Homelessness increased in Sacramento by 30 percent since 2015

Today Sacramento Steps Forward released the results of their homelessness Point-In-Time count, which we took part in during our documentary on homelessness in Sacramento

Today Sacramento Steps Forward released the results of their homelessness Point-In-Time count, which we took part in during our documentary on homelessness in Sacramento.

Of those, 2,052 people are unsheltered, that's 85 percent more people than in 2015.

Mayor Darrell Steinberg reacted with an impassioned speech saying “This is no time for celebration, this is no time for pats on the back, this is not just a sobering report. This is a damning report." 

The grim rundown of numbers continued. Nearly a third, 31 percent, of homeless people in our area are critically homeless, meaning they endure prolonged homelessness of over a year while also suffering from a disability. 

The count shows a 50 percent increase in homeless vets - most of them are unsheltered, sleeping outside in tents or in cars. 

Some of the increases have to do with improvements in counting and floods pushing people into areas that would have otherwise been unaccounted for. However, according to the report, most of the surge is real. More people are homeless. A trend consistent across the state due to the housing crisis.

Rancho Cordova Mayor Donald Terry said, “There are nowhere to put these people. There are not enough homes available because we are not building, and it’s not a priority to most communities in this region to make sure that there is enough housing for people in their communities." 

He stressed the problem of local opposition as a crucial factor in the housing crisis.

“You’re seeing that play out in the south Bay and in a lot of other places where cities of 20,000 people that could add 30 or 40,000 more people don’t want do it,” Mayor Terry said. “They’d rather somebody else build the houses and somebody else have the traffic."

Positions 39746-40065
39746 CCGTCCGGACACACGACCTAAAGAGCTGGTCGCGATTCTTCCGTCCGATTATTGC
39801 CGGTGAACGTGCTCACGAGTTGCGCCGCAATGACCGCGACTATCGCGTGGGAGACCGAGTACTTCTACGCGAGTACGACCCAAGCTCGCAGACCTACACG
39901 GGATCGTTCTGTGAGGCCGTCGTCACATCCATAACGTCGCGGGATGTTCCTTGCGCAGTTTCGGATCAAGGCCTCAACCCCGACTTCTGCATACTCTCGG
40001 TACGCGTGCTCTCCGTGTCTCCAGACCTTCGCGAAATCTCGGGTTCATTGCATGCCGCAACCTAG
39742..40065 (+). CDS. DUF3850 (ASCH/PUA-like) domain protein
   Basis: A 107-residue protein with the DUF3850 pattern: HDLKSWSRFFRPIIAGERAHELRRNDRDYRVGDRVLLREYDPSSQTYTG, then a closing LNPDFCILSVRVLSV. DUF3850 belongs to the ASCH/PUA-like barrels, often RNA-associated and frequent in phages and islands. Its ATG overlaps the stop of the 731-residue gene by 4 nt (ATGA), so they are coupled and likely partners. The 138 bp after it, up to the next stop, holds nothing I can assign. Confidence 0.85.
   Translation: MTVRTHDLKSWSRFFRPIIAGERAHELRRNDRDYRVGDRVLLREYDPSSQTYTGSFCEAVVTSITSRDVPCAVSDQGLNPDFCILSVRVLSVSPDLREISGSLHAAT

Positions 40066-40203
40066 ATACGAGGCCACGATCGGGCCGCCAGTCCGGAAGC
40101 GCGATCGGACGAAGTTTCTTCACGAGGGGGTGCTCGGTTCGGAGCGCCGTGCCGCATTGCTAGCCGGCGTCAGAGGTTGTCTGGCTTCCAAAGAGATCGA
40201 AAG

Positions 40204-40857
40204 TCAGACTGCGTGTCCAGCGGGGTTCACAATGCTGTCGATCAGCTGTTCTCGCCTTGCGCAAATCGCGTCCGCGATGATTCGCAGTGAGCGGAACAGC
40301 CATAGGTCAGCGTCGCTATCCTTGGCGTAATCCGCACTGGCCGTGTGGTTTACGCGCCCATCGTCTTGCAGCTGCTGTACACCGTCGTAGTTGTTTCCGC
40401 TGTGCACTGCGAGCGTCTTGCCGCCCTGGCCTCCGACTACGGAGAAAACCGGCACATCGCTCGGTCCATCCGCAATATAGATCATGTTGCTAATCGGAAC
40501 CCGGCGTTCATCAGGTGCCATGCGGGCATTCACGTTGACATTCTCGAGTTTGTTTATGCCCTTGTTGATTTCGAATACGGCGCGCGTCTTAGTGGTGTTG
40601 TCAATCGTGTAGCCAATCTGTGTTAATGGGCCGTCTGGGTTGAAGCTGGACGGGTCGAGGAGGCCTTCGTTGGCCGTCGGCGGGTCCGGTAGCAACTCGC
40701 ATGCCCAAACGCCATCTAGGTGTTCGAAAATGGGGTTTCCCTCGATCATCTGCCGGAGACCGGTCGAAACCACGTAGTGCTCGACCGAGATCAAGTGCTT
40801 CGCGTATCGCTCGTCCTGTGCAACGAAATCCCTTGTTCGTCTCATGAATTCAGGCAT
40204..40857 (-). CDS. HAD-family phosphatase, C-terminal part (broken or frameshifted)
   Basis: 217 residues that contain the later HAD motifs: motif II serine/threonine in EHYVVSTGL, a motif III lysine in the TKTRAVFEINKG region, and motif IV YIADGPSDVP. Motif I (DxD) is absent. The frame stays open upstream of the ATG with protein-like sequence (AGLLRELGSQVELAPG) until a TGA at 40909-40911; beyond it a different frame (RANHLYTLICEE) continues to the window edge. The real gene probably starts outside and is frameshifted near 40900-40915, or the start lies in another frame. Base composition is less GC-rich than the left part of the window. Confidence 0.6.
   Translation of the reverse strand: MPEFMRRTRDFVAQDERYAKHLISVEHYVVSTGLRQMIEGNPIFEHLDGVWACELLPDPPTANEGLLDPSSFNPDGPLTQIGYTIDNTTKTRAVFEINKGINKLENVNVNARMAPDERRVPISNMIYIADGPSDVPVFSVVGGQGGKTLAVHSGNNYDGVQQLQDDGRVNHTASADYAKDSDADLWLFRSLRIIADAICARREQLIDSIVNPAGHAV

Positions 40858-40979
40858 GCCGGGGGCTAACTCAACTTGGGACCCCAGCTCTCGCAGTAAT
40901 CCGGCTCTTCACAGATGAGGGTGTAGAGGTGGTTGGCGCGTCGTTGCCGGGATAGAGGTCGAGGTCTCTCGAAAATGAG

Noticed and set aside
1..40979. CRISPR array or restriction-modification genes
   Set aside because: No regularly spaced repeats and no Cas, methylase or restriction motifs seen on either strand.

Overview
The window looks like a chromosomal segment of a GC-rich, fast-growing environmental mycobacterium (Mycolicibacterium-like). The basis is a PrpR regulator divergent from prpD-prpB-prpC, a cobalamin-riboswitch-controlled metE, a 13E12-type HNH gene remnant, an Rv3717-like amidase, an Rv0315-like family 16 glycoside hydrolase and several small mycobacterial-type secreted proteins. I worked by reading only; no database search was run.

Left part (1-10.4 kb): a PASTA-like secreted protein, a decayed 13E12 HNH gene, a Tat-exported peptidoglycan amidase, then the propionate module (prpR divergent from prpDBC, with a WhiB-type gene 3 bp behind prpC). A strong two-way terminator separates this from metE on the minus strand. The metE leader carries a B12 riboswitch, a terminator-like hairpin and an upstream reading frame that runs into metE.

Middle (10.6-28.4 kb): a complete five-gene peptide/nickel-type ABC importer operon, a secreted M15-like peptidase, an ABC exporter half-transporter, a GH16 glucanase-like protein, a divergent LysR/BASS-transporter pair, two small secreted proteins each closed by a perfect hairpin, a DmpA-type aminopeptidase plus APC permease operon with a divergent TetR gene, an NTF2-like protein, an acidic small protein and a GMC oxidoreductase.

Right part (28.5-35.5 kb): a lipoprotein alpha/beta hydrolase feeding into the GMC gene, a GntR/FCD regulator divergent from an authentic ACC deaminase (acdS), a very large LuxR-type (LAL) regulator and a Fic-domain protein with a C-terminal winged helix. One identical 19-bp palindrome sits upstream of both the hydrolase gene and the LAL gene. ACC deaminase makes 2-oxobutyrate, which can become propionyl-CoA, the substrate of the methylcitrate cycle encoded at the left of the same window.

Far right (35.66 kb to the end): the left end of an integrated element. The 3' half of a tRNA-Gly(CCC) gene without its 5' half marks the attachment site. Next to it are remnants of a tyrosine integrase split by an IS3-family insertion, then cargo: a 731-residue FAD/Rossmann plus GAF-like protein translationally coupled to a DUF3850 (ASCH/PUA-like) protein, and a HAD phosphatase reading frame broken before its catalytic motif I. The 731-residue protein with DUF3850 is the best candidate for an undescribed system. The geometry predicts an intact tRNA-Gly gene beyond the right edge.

Loofbourrow attributed homelessness to multiple factors saying, "There are issues of housing, the disparity between what a low wage can afford for an apartment, those things certainly contribute to an increase in the incidence of homelessness." 

Although not directly pointing fingers, Mayor Steinberg was pretty obviously calling out the county for a lack of cooperation and coming together and inviting them to join resources.

“We must consolidate our resources, we must have one system, one continuum of care working with Sacramento Steps Forward and everyone,” Mayor Steinberg said. “And commit to that goal and achieve that goal, nothing short." 

When I asked about his frustration, he lowered his tone saying, “I think it can be enhanced. I think it can be enhanced by taking the resources they are budgeting which are considerable, the mental and health resources which they control, the whole person care grant, the $64 million that the city has received; we put those resources together, we build upon them, we have a common approach in terms of the chronically homeless that we are targeting, a goal that we agree upon together to come back in a year or two years or three years and report significantly reduced numbers. We can do better together." 

In the case of Alicia Craft, we witnessed what can happen when different entities communicate and consolidate efforts.

When ABC10 checked in with her today, she said, "I make sure I stay here a long time so everybody can keep hope that there is a way off the streets, to save their money and do what their counselors tell them and get a place, because I’m very happy, very, very happy.”

© 2017 KXTV-TV


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